Uncategorized · October 27, 2022 1

When will we ever learn?

Marty Levine

October 28, 2022

Last week, an article in the Washington Post left me wondering if we will ever learn and if our nation really cares about the lives of all of us who live here. This is a question that I have been struggling with and one I have been writing about. In this election season, it has me thinking of the harmful disconnect between reality and politicians/policymakers.

The Post’s Sunday Magazine featured a long and comprehensive article by  Megan Greenwell, “Universal Basic Income Has Been Tested Repeatedly. It Works. Will America Ever Embrace It?” With a broad historical lens, it told her readers something that I have been writing about for almost a decade: Helping people escape from the harms of poverty may simply require nothing more than providing people with enough money to ensure they can afford their household’s basic needs.

Ms. Greenwell reminded us that it would not have been out of place for Lin-Manuel Miranda to have added a song about guaranteed income to his score of “Hamilton.”  “For as long as America has had a poverty problem — which is to say, for its entire history — a small group of dreamers has proposed guaranteed income as a solution. The idea dates to the year the country was founded: Thomas Paine proposed a type of basic income in his 1776 pamphlet “Common Sense.” In the mid-20th century, it gained traction among Black American thinkers. In 1966, the Black Panthers’ Ten-Point Program demanded “employment or a guaranteed income” for everyone. A year later, the Rev. Martin Luther King Jr. wrote in his last book — “Where Do We Go From Here: Chaos or Community?” — that government aid programs all have a “common failing: they are indirect. Each seeks to solve poverty by first solving something else. I am now convinced that the simplest approach will prove to be the most effective — the solution to poverty is to abolish it directly by a now widely discussed measure: the guaranteed income.”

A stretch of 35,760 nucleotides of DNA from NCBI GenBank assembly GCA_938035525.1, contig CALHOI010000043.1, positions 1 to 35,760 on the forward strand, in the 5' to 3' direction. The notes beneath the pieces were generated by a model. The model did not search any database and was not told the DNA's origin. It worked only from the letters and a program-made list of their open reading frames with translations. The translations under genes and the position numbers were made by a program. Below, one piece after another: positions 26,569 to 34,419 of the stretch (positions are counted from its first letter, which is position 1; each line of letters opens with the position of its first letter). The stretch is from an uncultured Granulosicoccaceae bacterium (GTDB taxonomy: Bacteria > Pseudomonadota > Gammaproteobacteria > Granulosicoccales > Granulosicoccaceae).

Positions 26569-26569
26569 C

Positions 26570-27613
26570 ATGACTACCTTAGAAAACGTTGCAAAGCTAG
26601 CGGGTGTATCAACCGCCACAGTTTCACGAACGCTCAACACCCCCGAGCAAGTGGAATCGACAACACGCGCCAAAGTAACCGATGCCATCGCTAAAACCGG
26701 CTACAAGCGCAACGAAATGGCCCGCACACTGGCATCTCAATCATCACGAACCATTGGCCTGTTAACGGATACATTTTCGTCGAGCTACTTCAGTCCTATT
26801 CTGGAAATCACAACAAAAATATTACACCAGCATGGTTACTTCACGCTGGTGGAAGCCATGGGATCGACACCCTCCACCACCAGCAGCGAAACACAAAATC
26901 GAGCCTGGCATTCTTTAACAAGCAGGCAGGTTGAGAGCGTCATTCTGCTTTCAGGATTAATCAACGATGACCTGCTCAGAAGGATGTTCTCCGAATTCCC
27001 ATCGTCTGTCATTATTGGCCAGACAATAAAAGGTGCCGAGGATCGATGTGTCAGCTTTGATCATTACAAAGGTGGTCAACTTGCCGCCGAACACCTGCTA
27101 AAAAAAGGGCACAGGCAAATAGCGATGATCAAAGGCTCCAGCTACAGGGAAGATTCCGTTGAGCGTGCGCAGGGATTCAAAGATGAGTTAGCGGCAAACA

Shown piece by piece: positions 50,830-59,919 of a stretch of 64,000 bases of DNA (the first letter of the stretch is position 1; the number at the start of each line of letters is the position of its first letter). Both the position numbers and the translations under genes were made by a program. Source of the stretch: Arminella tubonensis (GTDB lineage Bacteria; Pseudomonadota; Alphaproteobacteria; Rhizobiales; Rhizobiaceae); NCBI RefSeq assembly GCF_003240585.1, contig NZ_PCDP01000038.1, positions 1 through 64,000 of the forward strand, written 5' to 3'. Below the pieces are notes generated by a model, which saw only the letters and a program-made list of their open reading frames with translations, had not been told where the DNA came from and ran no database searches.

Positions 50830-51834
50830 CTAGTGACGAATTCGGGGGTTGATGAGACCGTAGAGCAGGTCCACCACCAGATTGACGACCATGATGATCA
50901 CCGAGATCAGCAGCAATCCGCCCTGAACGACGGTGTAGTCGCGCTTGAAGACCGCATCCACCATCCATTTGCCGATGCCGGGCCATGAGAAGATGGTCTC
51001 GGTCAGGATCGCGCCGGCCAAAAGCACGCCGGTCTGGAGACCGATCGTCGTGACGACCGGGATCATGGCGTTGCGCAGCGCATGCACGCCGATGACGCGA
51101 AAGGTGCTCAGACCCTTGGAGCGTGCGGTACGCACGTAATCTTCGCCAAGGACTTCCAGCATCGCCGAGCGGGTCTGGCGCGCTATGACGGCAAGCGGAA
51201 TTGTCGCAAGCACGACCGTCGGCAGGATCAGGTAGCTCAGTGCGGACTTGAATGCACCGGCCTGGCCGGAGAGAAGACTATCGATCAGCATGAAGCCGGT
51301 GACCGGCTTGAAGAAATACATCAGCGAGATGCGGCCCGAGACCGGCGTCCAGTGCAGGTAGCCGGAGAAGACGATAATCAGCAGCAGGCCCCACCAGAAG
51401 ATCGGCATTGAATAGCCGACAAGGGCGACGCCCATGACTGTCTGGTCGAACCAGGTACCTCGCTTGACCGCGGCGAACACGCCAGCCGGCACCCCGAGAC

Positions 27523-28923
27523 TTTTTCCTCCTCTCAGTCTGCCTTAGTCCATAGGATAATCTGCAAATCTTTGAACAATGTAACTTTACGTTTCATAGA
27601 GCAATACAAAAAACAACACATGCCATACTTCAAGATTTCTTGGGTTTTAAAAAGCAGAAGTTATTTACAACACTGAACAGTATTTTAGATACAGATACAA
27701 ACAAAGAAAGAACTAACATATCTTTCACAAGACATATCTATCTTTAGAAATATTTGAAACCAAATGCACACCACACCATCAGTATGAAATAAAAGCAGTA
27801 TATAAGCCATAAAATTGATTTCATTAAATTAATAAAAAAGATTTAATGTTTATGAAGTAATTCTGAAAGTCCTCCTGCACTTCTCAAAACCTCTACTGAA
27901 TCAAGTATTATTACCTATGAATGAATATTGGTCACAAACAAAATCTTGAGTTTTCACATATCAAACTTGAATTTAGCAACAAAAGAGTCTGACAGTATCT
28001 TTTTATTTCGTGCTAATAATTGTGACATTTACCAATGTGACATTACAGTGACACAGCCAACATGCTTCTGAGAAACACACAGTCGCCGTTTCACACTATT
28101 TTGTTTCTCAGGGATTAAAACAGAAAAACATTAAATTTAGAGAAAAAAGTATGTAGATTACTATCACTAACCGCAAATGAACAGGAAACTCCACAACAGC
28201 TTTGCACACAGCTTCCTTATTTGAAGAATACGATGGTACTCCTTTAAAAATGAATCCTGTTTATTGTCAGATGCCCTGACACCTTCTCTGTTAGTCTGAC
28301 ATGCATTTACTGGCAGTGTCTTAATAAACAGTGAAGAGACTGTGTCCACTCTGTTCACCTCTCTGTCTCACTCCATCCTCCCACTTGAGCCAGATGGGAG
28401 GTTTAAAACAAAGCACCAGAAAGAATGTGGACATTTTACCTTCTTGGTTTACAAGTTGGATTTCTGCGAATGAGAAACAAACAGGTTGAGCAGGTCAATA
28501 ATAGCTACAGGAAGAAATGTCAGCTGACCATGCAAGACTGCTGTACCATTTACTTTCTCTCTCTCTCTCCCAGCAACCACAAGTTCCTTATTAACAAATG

We could see as long ago as 1935, when Social Security began, that the guaranteed cash payments it provided reduced poverty rates. According to a recent analysis by the Center on Budget and Policy Priorities, “Social Security benefits play a vital role in reducing poverty in every state, and they lift more people above the poverty line than any other program in the United States. Without Social Security, 22.5 million more adults and children would be poor, according to an analysis using the March 2021 Current Population Survey. Although most of those whom Social Security keeps out of poverty are aged 65 or older, 6.4 million are under age 65, including almost 1 million children…Social Security is particularly important for older women and people of color, who have fewer retirement resources outside of Social Security. Depending on their design, reductions in Social Security benefits could significantly increase poverty, particularly among older adults.

Earlier this year when  I  wrote that the “The Sad State of Politics Leaves Our Children Behind” we knew that cash payments help reduce poverty among children. ”CNBC reported barely one month after the first checks reached homes “The first installment of the child tax credit lifted 3 million kids out of poverty in July, according to a Columbia University study. That reduction represented a 25% cut in the monthly child poverty rate to 11.9% from 15.8%, according to the analysis…”

The Chronicle of Philanthropy reached the same conclusion when it looked at the many “experimental” cash payment programs that philanthropists were funding in cities across the nation. “Giving Cash Directly to People in Need Is a Growing Trend, as Evidence Shows It Works.”  In the Chronicle’s recap, we could learn that research by Benjamin Soskis of the Urban Institute showed that there were intangible benefits of giving cash that were found beyond its sheer economic impact. His research “found two key advantages of giving cash over longstanding charity approaches: The money reached people fast, which was especially important in the Covid pandemic, and it had no strings attached so it provided flexibility. ‘One lesson you could very clearly take away is that cash was a very powerful tool in helping people in desperate need and that it also has a powerful message about trusting those that you want to help.’”